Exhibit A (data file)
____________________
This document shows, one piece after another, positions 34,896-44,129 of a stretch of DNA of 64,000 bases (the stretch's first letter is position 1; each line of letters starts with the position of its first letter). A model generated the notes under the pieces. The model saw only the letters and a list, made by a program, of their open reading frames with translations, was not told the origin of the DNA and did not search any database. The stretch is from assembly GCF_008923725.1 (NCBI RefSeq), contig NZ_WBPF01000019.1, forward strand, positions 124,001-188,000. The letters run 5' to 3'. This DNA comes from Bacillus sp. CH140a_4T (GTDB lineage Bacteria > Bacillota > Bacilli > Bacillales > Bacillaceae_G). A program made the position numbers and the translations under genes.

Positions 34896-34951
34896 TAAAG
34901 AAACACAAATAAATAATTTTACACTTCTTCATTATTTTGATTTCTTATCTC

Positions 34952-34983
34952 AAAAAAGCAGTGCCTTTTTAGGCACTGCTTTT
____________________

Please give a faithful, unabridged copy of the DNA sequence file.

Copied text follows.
This document shows, one piece after another, positions 34,896-44,129 of a stretch of DNA of 64,000 bases (the stretch's first letter is position 1; each line of letters starts with the position of its first letter). A model generated the notes under the pieces. The model saw only the letters and a list, made by a program, of their open reading frames with translations, was not told the origin of the DNA and did not search any database. The stretch is from assembly GCF_008923725.1 (NCBI RefSeq), contig NZ_WBPF01000019.1, forward strand, positions 124,001-188,000. The letters run 5' to 3'. This DNA comes from Bacillus sp. CH140a_4T (GTDB lineage Bacteria > Bacillota > Bacilli > Bacillales > Bacillaceae_G). A program made the position numbers and the translations under genes.

Positions 34896-34951
34896 TAAAG
34901 AAACACAAATAAATAATTTTACACTTCTTCATTATTTTGATTTCTTATCTC

Positions 34952-34983
34952 AAAAAAGCAGTGCCTTTTTAGGCACTGCTTTT